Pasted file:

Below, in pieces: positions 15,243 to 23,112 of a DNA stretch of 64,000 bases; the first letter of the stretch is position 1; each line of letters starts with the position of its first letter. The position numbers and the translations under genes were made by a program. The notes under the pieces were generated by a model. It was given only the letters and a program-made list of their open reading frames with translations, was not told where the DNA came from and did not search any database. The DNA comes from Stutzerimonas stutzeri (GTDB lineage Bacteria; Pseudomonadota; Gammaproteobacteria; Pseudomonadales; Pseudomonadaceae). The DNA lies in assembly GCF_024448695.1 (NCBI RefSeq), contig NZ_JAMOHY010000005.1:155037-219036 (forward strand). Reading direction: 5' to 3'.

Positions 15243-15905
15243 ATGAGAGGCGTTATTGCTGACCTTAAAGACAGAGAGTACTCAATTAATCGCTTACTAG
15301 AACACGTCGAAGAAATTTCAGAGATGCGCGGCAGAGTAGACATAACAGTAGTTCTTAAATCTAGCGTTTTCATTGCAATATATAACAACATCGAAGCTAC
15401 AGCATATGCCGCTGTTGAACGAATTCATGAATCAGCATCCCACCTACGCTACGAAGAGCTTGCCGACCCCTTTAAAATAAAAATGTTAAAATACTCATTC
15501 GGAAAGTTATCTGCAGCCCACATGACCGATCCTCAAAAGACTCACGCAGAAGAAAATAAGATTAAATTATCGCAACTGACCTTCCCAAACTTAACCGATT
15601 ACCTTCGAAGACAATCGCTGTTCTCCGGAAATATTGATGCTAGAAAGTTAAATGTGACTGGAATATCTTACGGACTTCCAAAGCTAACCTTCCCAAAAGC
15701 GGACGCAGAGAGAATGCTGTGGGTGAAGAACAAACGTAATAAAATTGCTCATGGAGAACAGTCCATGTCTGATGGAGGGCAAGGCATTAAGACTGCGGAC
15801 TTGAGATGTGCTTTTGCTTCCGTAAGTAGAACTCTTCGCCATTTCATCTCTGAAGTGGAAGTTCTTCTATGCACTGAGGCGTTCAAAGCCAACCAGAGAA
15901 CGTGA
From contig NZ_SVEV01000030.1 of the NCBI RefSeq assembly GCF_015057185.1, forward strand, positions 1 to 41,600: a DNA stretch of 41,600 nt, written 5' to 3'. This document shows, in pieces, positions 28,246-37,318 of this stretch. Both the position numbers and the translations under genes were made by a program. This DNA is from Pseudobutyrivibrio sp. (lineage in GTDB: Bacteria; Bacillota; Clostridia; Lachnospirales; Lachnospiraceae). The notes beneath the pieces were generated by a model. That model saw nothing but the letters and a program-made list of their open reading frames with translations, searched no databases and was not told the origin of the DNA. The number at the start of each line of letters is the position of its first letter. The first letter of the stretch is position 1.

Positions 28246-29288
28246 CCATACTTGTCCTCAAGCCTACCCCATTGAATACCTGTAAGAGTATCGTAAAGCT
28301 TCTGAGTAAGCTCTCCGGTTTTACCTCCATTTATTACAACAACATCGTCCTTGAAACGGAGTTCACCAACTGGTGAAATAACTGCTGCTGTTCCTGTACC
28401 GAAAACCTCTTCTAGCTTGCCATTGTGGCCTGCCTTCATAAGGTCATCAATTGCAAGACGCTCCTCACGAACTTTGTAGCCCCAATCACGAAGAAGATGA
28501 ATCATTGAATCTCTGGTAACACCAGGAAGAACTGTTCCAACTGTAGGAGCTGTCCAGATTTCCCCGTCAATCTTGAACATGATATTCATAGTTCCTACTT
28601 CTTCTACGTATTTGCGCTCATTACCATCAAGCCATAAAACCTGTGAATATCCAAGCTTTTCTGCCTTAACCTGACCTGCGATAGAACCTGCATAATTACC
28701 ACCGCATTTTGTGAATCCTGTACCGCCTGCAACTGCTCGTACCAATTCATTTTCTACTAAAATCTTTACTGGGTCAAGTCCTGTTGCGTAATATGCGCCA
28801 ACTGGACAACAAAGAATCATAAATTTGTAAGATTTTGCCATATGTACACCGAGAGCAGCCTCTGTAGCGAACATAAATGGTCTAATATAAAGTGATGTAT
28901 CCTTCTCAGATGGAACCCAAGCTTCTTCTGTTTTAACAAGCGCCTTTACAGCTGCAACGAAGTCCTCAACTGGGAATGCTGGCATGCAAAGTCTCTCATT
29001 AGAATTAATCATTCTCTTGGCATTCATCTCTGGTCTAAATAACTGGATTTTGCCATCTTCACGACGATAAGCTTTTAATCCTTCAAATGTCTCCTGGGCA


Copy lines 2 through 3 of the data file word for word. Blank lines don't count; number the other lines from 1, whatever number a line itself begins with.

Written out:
Positions 15243-15905
15243 ATGAGAGGCGTTATTGCTGACCTTAAAGACAGAGAGTACTCAATTAATCGCTTACTAG